George Allen's assistant coaches were given permission to seek employment elsewhere around the National Football League by Redskin president Edward Bennett Williams yesterday during a 30-minute staff meeting at Redskin Park.
"I've made them free to negotiate with whomever they choose so there will be no barrier to battering themselves," Williams said after the session, adding that. "There are some assistants I think so highly of I will urge the new head coach to consider keeping them."
Williams indicated that the man he chooses as Allen's successor will have a totally free hand to picking his own assistants. "That has to be the prerogative of the new coach, and they (the assistants) understand all of that," he said.
In related development yesterday, Williams denied a story in the Washington Star that he had settled on Bobby Mitchell, now the team's director of pro scouting, as the Redskins' new general manager, insisting, "I really haven't focused on that job yet, and I don't know how that story got out.
"I have the greatest respect and admiration for Bobby Mitchell. I had a long conference with Bobby (on Sunday), but it had nothing to do with the general manager's job. I got all the input I could on our scouting personnel. I did it yesterday (Sunday) because he had to go to St. Louise today for a meeting of our scouting combine.
"Somebody might have inferred that because I talked to him yesterday, that he was going to be general manager. But I talked to a lot of people yesterday."
Mitchell confimed Williams statement last night:
"I have not at any time actively sought the general's job with the Washington Redskins nor have I been offered the job. I don't know who would release something like that but I feel as if my career has been assassinated.
Ed knows that didn't come from me, but it certainly can't help me. I'm sure he knows I want to be considered but we've never gotten into that discussion. I feel like I had a good shot before the article came out, now I just have to feel like I've been killed.
We met Sunday morning for 2 1/2 hours. We talked about the structure of the organization, the scouting setup, some of the people involved, and that is all we talked about."
Meanwhile, on the west coast, Allen's path toward becoming head coach of the Los Angeles Rams turned smoother yesterday when Bill Walsh, considered a leading candidate for the job, announced he will remain as head coach at Stanford University.
"I appreciate the Rams' interest in me," Walsh said. "The job is one of the best in pro football because of the quality of both the organization and the team's personnel.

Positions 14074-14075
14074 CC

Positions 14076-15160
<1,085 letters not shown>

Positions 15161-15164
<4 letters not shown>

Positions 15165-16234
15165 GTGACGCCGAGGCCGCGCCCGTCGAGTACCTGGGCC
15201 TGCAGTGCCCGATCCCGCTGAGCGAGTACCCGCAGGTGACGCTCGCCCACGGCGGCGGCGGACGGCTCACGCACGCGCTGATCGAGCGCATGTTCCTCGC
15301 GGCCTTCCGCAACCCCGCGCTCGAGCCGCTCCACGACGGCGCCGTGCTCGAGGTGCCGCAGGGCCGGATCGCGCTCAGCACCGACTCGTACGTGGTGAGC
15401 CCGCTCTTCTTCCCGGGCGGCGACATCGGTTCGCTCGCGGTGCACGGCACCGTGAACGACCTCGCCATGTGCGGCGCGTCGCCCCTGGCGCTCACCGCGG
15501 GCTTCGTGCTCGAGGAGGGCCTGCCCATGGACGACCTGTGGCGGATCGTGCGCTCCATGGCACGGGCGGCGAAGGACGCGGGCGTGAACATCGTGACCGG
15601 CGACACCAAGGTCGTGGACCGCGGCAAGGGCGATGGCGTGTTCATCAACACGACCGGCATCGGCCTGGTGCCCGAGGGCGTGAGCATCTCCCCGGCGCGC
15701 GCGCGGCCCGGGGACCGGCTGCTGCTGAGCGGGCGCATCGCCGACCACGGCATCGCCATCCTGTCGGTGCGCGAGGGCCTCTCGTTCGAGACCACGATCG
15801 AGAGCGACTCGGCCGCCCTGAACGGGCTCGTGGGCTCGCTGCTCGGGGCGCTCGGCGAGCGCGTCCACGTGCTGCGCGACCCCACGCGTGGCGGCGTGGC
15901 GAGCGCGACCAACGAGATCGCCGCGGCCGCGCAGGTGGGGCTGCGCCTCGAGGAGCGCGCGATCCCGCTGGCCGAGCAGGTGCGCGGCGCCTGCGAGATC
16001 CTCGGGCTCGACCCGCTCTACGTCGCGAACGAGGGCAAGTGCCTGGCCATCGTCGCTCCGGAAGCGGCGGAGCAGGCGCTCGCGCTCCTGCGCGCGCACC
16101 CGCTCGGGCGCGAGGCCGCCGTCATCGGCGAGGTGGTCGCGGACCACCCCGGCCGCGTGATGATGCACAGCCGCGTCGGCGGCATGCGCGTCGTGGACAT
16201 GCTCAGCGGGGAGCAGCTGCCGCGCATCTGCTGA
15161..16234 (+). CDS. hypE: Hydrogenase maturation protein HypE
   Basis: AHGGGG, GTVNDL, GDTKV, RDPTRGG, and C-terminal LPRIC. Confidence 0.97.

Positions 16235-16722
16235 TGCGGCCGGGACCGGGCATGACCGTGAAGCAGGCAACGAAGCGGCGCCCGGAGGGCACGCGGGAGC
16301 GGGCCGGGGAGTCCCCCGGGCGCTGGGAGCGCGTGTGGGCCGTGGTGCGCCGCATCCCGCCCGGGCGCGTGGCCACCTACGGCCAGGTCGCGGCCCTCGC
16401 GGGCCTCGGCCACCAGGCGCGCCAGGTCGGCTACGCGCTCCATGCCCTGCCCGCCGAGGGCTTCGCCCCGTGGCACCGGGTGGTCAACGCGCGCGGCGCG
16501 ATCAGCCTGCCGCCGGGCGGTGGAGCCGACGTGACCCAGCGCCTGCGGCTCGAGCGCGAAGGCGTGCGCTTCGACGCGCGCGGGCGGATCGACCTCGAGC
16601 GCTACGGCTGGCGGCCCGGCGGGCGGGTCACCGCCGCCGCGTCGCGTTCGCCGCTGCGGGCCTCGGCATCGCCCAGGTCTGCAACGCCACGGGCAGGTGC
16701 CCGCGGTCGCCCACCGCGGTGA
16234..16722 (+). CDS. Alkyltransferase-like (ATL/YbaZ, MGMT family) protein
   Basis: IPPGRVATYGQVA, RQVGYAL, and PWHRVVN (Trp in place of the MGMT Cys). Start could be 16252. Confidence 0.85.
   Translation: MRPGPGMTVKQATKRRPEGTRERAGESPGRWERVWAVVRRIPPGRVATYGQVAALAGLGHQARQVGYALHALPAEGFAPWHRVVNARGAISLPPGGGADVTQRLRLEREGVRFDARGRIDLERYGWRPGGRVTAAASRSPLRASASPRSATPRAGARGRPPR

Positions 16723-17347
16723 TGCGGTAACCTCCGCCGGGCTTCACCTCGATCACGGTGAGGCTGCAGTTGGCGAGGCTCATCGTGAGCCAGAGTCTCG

"However, I will want to set the record straight and reserve any uncertainty about my future at this time. I will not be leaving Stanford."
Allen and Cardinal coach Don Coryell are now considered the leading candidates, with Allen having the inside track.
There was all manner of uncertainty at Redskin Park yesterday before Williams showed up to address the entire office and coaching staff late in the afternoon. Since Allen's firing, Redskin assistants had been unable to officially seek employment elsewhere because they are all still under contract to the Redskins.
"I said to them today that coaching is a hazardous king of business that insecurity is an occupational hazard," Williams said. "Insofar as I could in the range of human possibility eliminate the detriment to them caused by the events of last week, I would do so.
"Some of their contracts expire at the end of this month. I also think it's totally unfair to terminate them at that time. I told them I would keep them on the payroll for a reasonable period until they either get renewed with us or they get reconnected."
Williams also announced that he had hired a new comptroller for the organization to replace Chester Minter, who died last week. Gerard Gabrys, formerly of Arthur Anderson & Co. and a certified public accountant who had worked previously with Minter, was named to the position.
But Williams continued to insist that no decision had been made on a general manager, although he outlined what he believes to be the division of powers between his new coach and general manager.
"They are totally separate responsibilities," he said. "I see the coach having all the normal duties a coach has in picking assistants, having supervision over those things directly relating to the playing of the game.
"I see the general manager as being responsible for the signing of the players and therefore having a tremendous voice and effect on the financial operations of the company.
"I see him as the principal administrative officer of the company, next to the president. I see him as working closely with the coach in trading, drafting, in supervision of the personnel department.
"I think it's important that we get two people who can work harmoniously together. They'll be working very closely and they'll each report to the president.
"It's important to have a general manager who knows the operating heads of all teams, who knows personel directors, who knows the player personnel of all the teams, who has a relationship with the general managers and coaches around the league so he will have good intelligence and information.
"Good information about problems others teams may be having, information about wher there may be unrest. Where there is unrest, there is fertile ground for advantageous trading."
The general manager also apparently will need a new set of keys to Redskin Park, because last Friday the locks on the front door of the complex were changed. A team spokesman said that was routine procedure every year. No, he added, George Allen will not get a key.